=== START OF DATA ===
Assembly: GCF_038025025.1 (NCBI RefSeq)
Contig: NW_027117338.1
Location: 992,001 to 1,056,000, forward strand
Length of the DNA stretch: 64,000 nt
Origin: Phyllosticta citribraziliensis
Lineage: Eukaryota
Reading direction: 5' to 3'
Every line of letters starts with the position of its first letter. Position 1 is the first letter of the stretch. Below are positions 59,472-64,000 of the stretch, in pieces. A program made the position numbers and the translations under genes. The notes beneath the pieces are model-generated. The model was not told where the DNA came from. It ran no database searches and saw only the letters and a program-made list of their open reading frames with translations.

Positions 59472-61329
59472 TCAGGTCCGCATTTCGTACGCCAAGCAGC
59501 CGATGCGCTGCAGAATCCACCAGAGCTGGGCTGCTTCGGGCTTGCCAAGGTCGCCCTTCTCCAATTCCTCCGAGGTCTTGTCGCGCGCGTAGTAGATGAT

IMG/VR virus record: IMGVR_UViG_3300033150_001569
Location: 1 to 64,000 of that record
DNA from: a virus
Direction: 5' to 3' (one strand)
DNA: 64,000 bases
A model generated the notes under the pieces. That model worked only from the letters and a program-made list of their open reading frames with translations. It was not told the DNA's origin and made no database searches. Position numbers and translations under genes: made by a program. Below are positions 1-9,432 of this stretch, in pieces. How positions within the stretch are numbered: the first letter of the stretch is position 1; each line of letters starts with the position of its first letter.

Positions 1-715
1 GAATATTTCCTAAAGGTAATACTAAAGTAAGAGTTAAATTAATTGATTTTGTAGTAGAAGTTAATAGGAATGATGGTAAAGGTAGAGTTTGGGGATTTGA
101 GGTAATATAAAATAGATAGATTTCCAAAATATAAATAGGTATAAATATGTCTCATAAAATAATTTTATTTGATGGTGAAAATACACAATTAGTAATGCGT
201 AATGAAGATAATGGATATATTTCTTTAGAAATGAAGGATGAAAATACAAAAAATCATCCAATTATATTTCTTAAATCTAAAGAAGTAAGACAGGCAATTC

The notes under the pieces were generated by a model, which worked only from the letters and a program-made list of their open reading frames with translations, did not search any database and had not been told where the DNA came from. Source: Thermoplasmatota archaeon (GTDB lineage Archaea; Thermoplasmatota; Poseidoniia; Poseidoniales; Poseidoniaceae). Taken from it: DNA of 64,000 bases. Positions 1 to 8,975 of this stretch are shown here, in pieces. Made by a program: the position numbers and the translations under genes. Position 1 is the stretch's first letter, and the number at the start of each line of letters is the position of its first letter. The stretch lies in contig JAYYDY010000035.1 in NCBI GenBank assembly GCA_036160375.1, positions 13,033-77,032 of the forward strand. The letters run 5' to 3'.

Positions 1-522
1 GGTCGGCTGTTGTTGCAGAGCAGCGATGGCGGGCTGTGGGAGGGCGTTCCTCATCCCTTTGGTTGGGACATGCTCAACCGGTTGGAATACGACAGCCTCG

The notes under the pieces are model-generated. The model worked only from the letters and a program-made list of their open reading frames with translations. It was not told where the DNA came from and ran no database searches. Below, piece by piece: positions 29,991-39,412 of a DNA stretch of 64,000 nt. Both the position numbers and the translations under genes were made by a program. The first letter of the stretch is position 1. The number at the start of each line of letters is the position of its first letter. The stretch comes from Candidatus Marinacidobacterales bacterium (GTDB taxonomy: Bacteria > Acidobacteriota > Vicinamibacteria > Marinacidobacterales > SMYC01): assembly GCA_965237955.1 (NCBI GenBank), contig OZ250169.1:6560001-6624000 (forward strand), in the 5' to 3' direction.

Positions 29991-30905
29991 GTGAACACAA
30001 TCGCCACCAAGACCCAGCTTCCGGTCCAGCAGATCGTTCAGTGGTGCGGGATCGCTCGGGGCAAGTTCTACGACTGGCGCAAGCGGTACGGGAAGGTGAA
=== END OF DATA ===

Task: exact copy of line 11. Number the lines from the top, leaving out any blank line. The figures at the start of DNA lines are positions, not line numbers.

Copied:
59501 CGATGCGCTGCAGAATCCACCAGAGCTGGGCTGCTTCGGGCTTGCCAAGGTCGCCCTTCTCCAATTCCTCCGAGGTCTTGTCGCGCGCGTAGTAGATGAT